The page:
I’m a journalist by trade, which means I’m a language nerd. Ask any J-schooler for a list of their pet peeves and I can guarantee at least half of them will be language-related. It’s just the way we are.
I used to be a review editor at a certain unethical sex toy site that shall not be named, and because I encountered the same mistakes every single day to the point of wanting to smash my head on my desk, I wrote a post for the website’s discussion forum outlining a few common errors I saw in reviews. I received a message from one of the moderators, basically telling me to cease and desist because it wasn’t my place to give writers suggestions on how to write.
Well, this blog is my place to do as I please, and today what I please is to list some common mistakes made by sex writers and bloggers. Let me know if you’re into the idea of more posts on sex writing, because I’ve got plenty of thoughts to share.
Without further ado, here are some frequent problems in sex writing…
1. Come vs. cum.
This one drives me fucking bonkers, in part because it’s sort of ambiguous whether or not it actually is a mistake. Language is ever-evolving (a fact that someone always inevitably reminds me of whenever I complain about the misuse of the word “literally”), so it’s not technically incorrect to use the word “cum” as a verb or a noun in sexual contexts. Some dictionaries even mention that connotation of the word.
That said, I still think it looks incredibly unprofessional, like it originated from a 13-year-old’s MSN chat log or poorly spell-checked smutty fanfiction. So while it may not be a mistake to use the word “cum,” I think you should consider it carefully before you do it.
2. Discreet vs. discrete.
If you’re talking about sex toys or sex acts, “discreet” is probably the word you’re looking for. It means “modestly unobtrusive; unostentatious.” In other words, if your sex toy is discreet, your mom might be able to spot it sitting on the coffee table and not recognize it as a sex toy. Or she might be able to sit in the next room while you’re using the toy and not have any idea you’re using it.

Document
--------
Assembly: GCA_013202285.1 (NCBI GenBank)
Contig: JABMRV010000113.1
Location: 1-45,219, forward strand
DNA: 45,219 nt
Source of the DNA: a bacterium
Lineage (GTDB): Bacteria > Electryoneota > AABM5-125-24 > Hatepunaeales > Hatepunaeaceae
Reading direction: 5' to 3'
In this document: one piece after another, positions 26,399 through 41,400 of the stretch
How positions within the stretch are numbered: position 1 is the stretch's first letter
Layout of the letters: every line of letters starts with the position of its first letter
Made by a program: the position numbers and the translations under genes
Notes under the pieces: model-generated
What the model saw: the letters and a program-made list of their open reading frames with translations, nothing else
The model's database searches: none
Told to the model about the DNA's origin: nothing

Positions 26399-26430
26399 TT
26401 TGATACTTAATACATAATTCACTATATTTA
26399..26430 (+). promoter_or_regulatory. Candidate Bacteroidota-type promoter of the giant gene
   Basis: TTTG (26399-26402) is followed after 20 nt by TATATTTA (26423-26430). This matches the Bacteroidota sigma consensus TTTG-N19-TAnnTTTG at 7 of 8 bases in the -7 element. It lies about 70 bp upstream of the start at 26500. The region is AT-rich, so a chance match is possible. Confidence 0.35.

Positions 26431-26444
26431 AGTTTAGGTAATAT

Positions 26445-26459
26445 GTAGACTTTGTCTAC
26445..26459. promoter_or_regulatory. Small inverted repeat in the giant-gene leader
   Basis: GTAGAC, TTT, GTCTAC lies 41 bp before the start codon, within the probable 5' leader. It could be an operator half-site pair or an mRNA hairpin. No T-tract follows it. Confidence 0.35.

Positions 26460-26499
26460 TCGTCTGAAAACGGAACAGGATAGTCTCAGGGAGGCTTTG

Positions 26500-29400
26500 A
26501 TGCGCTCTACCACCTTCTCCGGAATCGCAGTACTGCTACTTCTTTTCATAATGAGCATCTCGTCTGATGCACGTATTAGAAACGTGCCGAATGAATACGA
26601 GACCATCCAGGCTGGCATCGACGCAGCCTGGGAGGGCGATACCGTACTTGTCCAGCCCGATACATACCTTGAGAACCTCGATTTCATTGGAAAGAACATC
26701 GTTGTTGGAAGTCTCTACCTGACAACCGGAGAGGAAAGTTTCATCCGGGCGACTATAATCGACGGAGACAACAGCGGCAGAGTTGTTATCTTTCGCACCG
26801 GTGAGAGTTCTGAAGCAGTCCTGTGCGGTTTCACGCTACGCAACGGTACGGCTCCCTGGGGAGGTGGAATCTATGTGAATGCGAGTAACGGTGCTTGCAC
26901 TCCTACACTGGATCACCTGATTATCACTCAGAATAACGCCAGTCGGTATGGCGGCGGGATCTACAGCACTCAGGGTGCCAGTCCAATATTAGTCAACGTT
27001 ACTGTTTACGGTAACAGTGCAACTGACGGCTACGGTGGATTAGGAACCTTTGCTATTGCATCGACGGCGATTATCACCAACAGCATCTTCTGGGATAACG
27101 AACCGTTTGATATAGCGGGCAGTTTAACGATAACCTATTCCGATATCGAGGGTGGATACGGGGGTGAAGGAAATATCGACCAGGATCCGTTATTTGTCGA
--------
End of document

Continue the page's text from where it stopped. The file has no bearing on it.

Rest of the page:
“Discrete” means “apart or detached from others; separate; distinct.” You could say that a vibrator has seven discrete functions, which is to say that each of those functions is separate and different from the others. It’s not a word that would come up too often in sex writing generally, but hey, now you know.
3. Hyphens in lists.
In sex writing contexts, this tends to come up when you’re talking about lube, just because there are a lot of hyphens in names of lube types. Water-based, silicone-based, oil-based. See? Hyphens galore.
If you’re listing a bunch of different lube types for whatever reason and you want to make the phrase a bit shorter and less clunky, you can do it as follows: “Water-, silicone-, and oil-based lubes.” I know it looks weird to have random dangling hyphens, but that’s how ya do it.
4. G-spot, A-spot, P-spot, etc.
With these sorts of words, the letter at the beginning is always capitalized, because it stands for something. (In the cases above, the letters stand for, respectively: Grafenberg, anterior fornix, prostate.) It’s an initial and initials are always capitalized.
5. Proper nouns, or not.
Be mindful of what is and is not a proper noun. Latex, silicone, phthalates, glass, steel; none of these are proper nouns so they don’t need to be capitalized (unless they’re at the beginning of a sentence or they make up part of the official name of a product). Most toy names (e.g. Pure Wand) and special proprietary materials (e.g. VixSkin) are proper nouns and should therefore be capitalized, as should (of course) names of people (e.g. Ernest Grafenberg) and places (e.g. the Museum of Sex).
This is, unfortunately, a huge problem for many writers of every genre, not just sex writing. If you’re not sure where apostrophes belong or don’t belong, read some grammar sites or books because this is super basic information.
Most especially, learn the difference between “it’s” and “its,” and know where to put possessive apostrophes (hint: only when something is possessed). There is no apostrophe in plural nouns; the word “dildo’s” should not appear unless you’re talking about something that belongs to the dildo (e.g. “the dildo’s dimensions”) or you’re abbreviating the phrase “dildo is” (e.g. “This dildo’s great!”).
That’s just a really quick summary of some of the mistakes I see most often in sex writing. What are some of your sex writing pet peeves?